Conditioning

A simple form of learning involving the formation, strengthening, or weakening of an association between a stimulus and a response.  Also known as Classic Conditioning.

We have known about conditioning for a long time. Have you heard of Pavlov's dog? This was an experiment carried out by a Russian researcher called Pavlov in the early 20th century. Each day he presented the dog with food and observed that it would cause it to salivate, ready to eat. He then began to sound a bell each time he fed it. He did this consistently and repeatedly many times, until one day he sounded the or bell, and did not feed the dog. Despite there being no food, the dog still salivated. The stimulus, the bell, resulted in the response, the salivation, even though no food was presented. This is how conditioning works. A stimulus is used to elicit a response, by associating it with another response. Once conditioning is complete, the response becomes involuntary and the dog cannot stop itself from salivating.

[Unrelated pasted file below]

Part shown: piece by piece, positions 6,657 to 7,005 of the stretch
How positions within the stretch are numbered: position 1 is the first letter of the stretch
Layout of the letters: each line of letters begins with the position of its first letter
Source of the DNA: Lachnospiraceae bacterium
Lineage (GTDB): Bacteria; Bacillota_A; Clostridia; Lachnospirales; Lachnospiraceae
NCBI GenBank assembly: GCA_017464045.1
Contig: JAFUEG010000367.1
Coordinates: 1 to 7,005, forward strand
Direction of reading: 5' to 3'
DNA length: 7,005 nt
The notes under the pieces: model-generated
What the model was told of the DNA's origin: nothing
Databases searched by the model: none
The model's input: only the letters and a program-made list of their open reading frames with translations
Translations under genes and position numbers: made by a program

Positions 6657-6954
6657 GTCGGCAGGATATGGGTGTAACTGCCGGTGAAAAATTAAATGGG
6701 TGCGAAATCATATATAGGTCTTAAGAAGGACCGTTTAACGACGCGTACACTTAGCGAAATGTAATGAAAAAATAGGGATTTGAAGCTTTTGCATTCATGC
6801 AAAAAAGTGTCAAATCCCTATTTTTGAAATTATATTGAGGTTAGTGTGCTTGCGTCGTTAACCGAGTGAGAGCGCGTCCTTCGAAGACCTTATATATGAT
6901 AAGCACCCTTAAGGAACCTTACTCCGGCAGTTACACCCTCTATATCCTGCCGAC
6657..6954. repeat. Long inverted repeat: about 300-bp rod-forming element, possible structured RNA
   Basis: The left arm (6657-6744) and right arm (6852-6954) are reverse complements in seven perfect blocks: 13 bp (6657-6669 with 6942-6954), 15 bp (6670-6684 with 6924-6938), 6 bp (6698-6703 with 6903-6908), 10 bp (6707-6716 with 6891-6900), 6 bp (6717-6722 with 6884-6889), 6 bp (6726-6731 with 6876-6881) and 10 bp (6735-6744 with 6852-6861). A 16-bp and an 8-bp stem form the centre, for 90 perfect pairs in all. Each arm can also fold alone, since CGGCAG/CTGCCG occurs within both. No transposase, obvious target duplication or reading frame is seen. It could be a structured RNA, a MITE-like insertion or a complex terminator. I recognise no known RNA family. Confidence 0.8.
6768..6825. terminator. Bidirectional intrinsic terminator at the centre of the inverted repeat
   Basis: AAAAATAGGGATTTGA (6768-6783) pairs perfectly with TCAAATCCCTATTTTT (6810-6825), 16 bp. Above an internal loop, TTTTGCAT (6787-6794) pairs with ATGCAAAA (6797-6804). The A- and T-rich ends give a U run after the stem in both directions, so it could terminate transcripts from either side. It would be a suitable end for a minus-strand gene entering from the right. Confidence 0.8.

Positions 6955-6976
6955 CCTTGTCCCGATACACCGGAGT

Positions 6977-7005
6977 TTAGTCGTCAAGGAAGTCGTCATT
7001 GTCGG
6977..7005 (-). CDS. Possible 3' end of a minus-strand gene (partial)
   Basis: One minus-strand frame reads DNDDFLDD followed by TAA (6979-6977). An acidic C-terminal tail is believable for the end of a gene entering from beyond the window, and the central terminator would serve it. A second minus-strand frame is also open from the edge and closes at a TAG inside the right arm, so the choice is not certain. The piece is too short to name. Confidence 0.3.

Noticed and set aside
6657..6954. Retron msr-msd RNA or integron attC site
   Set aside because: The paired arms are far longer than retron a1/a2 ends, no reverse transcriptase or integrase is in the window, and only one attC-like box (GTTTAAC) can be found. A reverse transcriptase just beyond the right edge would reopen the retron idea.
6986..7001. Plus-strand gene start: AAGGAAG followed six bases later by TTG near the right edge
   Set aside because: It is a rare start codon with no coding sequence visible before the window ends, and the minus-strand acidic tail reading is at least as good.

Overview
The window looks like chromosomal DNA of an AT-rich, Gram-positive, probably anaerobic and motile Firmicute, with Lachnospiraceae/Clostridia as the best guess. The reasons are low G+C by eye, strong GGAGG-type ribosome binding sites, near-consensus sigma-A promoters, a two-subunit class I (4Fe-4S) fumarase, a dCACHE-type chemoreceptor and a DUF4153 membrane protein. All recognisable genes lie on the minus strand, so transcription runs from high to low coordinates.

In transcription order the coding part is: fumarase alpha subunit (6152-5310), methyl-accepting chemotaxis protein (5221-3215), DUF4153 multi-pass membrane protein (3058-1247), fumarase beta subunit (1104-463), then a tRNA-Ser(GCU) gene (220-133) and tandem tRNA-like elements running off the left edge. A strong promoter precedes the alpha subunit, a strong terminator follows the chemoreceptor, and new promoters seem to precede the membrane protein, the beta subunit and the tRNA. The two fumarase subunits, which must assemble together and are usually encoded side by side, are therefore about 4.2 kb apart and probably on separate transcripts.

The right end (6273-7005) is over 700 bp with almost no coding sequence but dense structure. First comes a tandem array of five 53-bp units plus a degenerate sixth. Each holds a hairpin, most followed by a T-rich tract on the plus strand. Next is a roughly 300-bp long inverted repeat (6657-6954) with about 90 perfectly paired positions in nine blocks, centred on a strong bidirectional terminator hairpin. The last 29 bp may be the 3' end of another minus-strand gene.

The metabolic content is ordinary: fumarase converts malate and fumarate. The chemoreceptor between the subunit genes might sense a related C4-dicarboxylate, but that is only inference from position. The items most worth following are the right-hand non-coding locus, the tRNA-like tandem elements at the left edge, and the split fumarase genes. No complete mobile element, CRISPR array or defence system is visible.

Breathing is the key to managing your nervous system and understanding how to do relaxation exercises.

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Relaxation is a skill and we can do exercises to develop that skill and condition ourselves to be relaxed in a wide variety of situations

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